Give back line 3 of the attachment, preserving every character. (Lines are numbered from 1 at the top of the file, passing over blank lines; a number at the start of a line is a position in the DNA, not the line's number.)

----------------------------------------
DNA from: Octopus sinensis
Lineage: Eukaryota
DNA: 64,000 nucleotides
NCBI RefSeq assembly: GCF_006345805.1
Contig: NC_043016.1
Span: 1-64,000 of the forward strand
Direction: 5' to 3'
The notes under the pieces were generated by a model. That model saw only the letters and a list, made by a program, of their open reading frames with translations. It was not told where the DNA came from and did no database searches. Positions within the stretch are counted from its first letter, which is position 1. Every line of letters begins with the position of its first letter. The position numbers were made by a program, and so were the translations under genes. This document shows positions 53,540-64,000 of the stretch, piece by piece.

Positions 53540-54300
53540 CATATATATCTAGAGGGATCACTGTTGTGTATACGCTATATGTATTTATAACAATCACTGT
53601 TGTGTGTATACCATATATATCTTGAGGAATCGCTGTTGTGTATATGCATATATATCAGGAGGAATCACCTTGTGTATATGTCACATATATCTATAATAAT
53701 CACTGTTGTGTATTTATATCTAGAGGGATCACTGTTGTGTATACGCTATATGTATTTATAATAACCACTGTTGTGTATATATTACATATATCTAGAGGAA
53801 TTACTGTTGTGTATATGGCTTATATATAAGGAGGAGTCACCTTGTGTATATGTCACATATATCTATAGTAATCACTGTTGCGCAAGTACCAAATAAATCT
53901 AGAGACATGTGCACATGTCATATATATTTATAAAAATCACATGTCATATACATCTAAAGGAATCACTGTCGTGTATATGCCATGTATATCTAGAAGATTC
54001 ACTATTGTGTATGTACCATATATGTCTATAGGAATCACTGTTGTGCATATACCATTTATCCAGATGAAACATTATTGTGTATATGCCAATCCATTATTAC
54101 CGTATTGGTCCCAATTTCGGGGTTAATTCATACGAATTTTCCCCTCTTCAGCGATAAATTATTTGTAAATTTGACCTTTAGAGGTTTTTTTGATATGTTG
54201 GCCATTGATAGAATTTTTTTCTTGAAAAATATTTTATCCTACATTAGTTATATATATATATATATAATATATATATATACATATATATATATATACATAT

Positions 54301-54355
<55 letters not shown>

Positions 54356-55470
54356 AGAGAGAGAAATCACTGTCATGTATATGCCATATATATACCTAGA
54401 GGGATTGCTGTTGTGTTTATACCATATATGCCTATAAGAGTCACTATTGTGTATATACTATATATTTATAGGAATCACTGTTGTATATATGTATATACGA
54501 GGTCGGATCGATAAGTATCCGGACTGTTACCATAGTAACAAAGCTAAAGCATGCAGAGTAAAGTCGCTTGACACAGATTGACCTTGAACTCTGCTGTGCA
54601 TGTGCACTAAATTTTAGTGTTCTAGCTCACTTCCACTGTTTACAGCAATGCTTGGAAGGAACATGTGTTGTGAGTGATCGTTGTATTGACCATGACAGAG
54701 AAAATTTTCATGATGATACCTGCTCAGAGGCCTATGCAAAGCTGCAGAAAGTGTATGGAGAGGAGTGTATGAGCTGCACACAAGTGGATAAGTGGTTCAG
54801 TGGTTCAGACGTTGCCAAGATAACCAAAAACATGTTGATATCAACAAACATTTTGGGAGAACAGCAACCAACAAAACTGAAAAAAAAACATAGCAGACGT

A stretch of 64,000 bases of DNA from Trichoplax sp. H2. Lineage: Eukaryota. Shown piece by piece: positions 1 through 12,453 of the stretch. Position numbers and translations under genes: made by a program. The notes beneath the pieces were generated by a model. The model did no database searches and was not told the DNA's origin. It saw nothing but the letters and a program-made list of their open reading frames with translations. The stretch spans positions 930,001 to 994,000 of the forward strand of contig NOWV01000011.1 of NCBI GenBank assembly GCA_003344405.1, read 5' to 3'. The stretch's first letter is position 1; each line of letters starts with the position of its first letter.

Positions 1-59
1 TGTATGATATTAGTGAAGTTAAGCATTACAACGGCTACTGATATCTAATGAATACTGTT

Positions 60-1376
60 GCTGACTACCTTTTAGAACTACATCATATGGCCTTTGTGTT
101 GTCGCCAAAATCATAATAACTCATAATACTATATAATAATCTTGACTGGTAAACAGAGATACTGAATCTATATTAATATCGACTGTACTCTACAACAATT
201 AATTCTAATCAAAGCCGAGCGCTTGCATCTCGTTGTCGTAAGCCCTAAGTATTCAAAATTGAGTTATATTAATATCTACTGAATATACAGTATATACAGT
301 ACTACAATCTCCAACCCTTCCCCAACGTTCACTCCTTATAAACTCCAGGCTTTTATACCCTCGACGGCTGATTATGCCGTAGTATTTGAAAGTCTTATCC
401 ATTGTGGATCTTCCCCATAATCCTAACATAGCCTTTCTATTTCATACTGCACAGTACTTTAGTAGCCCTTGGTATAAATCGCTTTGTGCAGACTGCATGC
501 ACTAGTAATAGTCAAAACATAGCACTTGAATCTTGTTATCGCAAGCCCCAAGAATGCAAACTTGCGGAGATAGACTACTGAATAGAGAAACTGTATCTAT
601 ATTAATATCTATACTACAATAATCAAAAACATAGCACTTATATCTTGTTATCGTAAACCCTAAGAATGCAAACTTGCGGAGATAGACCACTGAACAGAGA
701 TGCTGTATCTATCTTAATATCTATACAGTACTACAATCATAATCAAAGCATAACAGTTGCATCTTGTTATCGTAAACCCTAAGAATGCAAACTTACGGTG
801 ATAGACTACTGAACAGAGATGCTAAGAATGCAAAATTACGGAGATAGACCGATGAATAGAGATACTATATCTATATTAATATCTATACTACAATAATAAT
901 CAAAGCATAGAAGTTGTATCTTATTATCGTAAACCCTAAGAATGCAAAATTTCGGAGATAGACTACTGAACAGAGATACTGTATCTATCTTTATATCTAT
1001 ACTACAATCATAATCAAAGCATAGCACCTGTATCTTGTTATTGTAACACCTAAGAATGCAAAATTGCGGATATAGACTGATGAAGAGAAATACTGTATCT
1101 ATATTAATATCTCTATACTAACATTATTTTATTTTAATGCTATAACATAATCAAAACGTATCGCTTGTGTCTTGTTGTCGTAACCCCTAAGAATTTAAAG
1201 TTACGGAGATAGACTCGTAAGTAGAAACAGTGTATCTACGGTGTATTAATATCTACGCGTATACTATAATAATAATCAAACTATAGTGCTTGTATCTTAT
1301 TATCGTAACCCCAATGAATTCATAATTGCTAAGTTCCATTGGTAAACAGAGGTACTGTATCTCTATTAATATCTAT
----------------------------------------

DNA: 64,000 nucleotides